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SNP discovery in nonmodel organisms: strand bias and base‐substitution errors reduce conversion rates

Gonçalves da Silva, Anders, Barendse, William, Kijas, James W., Barris, Wes C., McWilliam, Sean, Bunch, Rowan J., McCullough, Russell, Harrison, Blair, Hoelzel, A. Rus, England, Phillip R.
Molecular ecology resources 2015 v.15 no.4 pp. 723-736
DNA, Hoplostethus atlanticus, genome, genotype, genotyping, marine fish, nucleotide sequences, probability, single nucleotide polymorphism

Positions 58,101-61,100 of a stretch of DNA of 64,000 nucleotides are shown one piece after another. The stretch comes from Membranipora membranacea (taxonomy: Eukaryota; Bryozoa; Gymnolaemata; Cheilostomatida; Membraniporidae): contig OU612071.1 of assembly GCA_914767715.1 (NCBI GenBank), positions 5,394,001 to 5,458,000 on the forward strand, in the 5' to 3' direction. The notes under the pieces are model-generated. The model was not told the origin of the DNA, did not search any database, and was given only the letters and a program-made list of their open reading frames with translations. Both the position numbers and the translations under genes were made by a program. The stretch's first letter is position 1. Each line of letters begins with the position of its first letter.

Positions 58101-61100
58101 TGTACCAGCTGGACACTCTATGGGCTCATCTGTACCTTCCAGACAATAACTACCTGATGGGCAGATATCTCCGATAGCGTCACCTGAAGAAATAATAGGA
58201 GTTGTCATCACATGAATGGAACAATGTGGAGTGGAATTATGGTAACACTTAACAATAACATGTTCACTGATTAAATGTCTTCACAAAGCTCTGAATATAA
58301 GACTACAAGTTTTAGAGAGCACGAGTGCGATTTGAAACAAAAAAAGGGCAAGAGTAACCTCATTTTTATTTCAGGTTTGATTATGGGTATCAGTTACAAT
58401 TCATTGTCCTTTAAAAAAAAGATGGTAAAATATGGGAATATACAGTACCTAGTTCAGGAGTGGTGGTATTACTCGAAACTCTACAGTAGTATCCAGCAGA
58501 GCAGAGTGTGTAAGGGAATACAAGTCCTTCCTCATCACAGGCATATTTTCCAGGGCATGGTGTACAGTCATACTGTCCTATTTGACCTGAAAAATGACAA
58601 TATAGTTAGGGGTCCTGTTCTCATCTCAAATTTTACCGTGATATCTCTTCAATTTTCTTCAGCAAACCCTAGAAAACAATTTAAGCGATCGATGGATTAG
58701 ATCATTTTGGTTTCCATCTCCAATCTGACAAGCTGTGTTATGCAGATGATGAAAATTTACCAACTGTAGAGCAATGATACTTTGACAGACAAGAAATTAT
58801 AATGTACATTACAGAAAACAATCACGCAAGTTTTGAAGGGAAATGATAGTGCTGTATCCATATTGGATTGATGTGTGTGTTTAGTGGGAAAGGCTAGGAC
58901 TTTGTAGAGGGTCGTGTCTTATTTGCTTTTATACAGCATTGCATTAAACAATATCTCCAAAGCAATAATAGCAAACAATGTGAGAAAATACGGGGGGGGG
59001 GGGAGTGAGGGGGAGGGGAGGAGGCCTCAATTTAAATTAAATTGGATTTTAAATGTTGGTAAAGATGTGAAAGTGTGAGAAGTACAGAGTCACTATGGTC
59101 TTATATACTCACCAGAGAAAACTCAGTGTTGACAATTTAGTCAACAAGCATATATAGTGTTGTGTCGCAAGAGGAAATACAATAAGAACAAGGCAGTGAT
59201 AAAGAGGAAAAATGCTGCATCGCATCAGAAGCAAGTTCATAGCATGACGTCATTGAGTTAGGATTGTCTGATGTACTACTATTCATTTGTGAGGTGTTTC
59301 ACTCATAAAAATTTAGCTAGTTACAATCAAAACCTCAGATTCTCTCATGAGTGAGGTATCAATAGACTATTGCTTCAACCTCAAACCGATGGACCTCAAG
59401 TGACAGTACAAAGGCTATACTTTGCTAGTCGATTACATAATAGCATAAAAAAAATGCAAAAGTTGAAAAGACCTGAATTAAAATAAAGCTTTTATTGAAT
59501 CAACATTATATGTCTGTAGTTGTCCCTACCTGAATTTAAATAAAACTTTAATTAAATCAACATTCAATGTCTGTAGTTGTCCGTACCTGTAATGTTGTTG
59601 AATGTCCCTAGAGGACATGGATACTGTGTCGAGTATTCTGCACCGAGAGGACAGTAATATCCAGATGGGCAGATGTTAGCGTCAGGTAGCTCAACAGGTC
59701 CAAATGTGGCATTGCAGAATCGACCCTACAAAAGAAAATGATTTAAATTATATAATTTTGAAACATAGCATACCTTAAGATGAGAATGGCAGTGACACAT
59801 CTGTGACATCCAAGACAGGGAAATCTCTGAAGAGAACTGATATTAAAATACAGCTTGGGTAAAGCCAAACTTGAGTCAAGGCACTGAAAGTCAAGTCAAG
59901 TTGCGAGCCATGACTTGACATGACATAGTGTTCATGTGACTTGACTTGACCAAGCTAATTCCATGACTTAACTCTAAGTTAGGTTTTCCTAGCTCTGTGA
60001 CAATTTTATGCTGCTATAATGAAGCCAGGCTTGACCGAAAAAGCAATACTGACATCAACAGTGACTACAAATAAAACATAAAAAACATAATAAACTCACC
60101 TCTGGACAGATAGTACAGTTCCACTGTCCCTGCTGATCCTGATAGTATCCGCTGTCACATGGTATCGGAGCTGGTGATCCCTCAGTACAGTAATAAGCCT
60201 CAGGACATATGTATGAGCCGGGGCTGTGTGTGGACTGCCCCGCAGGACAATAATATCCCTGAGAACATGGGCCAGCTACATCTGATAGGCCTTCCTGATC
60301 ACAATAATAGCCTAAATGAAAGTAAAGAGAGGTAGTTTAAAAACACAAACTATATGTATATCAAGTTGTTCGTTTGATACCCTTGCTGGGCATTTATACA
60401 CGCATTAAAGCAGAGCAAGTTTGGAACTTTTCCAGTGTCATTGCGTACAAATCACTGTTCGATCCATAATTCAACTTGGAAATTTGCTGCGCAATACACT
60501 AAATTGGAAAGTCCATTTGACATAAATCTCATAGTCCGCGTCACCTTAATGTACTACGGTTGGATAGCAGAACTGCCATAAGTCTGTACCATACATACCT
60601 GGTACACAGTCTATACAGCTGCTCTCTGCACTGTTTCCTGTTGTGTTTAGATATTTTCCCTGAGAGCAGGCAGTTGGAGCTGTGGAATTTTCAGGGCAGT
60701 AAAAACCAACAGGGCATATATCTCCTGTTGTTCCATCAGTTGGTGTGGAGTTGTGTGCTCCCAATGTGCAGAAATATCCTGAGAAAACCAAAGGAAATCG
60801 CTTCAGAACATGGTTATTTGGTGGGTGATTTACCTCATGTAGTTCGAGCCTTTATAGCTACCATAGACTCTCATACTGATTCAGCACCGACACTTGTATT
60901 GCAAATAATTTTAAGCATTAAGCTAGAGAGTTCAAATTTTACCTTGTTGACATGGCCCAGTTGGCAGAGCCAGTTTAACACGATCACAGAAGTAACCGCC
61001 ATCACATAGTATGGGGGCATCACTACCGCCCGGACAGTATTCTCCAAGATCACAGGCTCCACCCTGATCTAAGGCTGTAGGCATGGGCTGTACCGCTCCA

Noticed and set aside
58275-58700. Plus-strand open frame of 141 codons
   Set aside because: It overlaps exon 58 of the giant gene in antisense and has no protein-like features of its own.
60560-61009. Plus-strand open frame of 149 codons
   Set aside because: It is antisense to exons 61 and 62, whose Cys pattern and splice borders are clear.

Single nucleotide polymorphisms (SNPs) have become the marker of choice for genetic studies in organisms of conservation, commercial or biological interest. Most SNP discovery projects in nonmodel organisms apply a strategy for identifying putative SNPs based on filtering rules that account for random sequencing errors. Here, we analyse data used to develop 4723 novel SNPs for the commercially important deep‐sea fish, orange roughy (Hoplostethus atlanticus), to assess the impact of not accounting for systematic sequencing errors when filtering identified polymorphisms when discovering SNPs. We used SAMtools to identify polymorphisms in a velvet assembly of genomic DNA sequence data from seven individuals. The resulting set of polymorphisms were filtered to minimize ‘bycatch’—polymorphisms caused by sequencing or assembly error. An Illumina Infinium SNP chip was used to genotype a final set of 7714 polymorphisms across 1734 individuals. Five predictors were examined for their effect on the probability of obtaining an assayable SNP: depth of coverage, number of reads that support a variant, polymorphism type (e.g. A/C), strand‐bias and Illumina SNP probe design score. Our results indicate that filtering out systematic sequencing errors could substantially improve the efficiency of SNP discovery. We show that BLASTX can be used as an efficient tool to identify single‐copy genomic regions in the absence of a reference genome. The results have implications for research aiming to identify assayable SNPs and build SNP genotyping assays for nonmodel organisms.